Dawn Pisturino's Blog

My Writing Journey

Coyote Update

on December 7, 2021
(Close up photo of the Baby coyote and wild birds. Photo by Dawn Pisturino.)

This morning, the baby coyote was lying down in the backyard, waiting for his breakfast. (This is an update to my post, Coyote Whisperer.) As soon as he saw me, he stood up and waited patiently while I put out his dry dog food. Actually, he was patient for about two seconds, then he began dancing around in anticipation of eating.

He looks so healthy and beautiful! His winter coat is shiny and full, he’s put on weight, and his fur has beautiful markings on it. He let me get up close enough to take pictures with my phone (camera clicks scare them), but what I really wanted to do was stroke his lush fur with my hands. I’m not foolish enough to attempt that, however! I really can’t even call him a baby anymore, and I don’t actually know if he’s a male or a female. (And there again, I’m not going to risk getting mauled by poking around.) We call all the coyotes “Bambi,” regardless of sex. That’s our signal to let them know we are going to feed them.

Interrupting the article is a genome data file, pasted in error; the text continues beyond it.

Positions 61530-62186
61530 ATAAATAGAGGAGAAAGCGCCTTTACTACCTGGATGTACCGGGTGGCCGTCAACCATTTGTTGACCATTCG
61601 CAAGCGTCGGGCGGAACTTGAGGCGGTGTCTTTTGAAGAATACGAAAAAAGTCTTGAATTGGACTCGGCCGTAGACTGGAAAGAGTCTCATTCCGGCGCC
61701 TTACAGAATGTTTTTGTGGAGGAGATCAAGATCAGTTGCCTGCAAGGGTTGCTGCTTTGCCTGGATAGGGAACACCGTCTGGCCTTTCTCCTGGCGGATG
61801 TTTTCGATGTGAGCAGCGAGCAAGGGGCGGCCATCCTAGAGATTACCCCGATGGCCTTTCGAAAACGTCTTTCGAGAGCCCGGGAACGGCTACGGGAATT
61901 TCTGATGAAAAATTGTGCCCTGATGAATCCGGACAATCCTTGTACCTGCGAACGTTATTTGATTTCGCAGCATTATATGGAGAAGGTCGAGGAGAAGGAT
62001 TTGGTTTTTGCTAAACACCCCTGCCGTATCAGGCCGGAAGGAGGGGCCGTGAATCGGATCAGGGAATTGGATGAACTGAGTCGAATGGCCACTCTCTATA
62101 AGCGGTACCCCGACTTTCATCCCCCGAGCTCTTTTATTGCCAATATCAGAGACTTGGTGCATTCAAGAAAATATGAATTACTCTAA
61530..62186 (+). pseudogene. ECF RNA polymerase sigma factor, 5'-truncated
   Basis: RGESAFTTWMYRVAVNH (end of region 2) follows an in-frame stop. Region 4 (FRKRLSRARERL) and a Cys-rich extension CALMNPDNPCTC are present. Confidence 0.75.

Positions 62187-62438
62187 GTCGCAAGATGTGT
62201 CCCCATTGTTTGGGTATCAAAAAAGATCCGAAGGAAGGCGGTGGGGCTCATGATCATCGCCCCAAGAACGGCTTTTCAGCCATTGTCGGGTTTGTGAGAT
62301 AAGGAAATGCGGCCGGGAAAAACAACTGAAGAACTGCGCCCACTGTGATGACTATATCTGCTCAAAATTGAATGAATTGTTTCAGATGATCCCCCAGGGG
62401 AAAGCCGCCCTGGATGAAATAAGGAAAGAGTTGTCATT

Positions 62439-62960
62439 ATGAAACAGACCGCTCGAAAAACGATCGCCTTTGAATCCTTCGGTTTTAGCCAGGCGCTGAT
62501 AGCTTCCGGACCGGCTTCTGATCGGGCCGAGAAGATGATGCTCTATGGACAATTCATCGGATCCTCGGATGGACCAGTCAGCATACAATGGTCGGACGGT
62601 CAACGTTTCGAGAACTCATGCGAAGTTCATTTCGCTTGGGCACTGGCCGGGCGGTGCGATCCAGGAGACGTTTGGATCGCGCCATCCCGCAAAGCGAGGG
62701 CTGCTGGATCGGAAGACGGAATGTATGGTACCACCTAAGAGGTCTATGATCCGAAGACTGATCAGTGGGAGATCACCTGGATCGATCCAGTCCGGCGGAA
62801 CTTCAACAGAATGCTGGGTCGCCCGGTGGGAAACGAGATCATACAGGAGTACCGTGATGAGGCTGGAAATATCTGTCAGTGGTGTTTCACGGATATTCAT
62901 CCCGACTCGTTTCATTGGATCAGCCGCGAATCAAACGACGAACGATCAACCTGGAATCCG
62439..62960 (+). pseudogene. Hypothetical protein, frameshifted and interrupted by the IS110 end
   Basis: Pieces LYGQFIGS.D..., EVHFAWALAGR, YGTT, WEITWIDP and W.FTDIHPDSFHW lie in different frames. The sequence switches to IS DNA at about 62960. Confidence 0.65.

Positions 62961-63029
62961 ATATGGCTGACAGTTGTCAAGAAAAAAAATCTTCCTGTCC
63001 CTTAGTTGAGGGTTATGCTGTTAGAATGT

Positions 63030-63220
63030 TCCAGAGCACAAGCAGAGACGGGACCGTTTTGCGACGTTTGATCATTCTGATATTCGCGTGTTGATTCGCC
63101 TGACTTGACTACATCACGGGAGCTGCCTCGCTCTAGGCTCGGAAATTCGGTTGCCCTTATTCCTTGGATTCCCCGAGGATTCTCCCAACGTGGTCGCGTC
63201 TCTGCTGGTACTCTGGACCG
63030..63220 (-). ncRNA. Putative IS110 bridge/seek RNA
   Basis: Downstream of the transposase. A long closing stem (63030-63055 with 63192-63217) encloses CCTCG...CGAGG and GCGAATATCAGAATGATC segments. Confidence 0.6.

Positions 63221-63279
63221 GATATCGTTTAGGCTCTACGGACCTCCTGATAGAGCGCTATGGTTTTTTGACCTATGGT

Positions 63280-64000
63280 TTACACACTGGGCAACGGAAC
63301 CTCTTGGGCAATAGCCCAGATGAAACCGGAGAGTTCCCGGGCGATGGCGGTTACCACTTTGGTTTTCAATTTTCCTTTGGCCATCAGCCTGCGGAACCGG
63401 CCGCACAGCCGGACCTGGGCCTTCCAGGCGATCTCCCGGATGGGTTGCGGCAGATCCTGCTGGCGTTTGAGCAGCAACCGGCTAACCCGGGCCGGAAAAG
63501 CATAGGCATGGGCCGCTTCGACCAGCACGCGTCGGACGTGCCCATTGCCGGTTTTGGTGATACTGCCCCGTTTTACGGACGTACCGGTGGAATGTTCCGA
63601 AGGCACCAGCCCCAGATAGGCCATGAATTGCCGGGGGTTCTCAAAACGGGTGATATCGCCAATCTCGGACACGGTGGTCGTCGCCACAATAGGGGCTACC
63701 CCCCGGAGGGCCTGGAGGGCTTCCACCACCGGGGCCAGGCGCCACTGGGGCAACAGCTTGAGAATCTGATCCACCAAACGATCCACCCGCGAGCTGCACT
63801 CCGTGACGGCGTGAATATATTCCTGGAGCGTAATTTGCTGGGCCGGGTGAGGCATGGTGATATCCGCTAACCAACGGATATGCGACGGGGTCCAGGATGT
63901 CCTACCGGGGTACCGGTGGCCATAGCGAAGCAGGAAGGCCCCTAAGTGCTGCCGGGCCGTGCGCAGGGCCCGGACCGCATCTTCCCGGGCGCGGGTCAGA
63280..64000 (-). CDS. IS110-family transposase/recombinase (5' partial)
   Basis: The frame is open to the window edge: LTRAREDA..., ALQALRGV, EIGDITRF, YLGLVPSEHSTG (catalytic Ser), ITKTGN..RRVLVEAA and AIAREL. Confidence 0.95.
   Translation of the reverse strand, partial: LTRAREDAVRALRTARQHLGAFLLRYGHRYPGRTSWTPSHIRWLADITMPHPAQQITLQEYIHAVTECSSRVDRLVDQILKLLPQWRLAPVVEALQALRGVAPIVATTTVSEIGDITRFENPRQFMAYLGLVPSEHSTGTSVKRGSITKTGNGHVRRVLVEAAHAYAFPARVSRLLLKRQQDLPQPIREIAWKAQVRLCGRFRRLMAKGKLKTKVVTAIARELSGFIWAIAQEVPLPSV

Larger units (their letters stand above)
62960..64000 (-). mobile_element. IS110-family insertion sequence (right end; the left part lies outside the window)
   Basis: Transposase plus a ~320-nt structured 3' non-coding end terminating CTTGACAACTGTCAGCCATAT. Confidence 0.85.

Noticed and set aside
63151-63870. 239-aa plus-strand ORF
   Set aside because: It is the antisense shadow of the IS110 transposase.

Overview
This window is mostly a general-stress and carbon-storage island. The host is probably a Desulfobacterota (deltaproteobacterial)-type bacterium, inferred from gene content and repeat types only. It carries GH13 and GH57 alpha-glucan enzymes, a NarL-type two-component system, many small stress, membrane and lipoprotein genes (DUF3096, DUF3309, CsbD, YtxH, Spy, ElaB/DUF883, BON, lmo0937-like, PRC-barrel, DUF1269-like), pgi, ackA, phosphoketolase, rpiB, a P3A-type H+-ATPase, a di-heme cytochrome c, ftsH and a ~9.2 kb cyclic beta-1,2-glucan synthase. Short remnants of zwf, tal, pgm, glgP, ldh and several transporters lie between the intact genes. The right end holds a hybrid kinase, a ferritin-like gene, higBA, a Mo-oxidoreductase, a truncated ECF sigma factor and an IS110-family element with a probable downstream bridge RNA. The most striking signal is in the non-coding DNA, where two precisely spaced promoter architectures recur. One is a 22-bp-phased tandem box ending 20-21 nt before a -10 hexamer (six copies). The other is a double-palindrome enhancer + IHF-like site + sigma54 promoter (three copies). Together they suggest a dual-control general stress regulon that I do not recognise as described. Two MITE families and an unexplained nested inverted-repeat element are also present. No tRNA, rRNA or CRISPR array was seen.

Not long after, his Mom and Dad showed up. They, also, look healthy and thriving, which makes me very happy.

(Mother coyote standing guard while Father coyote eats. Photo by Dawn Pisturino.)

Coyotes are very sensitive to noise, and they’re always sniffing the air and looking out for predators who might harm them. They don’t like my neighbor’s dogs, who chase them back out into the open fields. They’re used to our dog, Max, who’s usually locked up in his kennel, and playfully tease him because they know he isn’t going to hurt them. Even if he chases them, they just run a short distance, stop, and turn around and look at him. Then they wait for us to call him back. It’s like a game to them. And when Max goes after the Baby, they chase each other around a bush until we call the dog back. It’s the cutest thing to watch. But the Baby isn’t afraid. He just wants his food.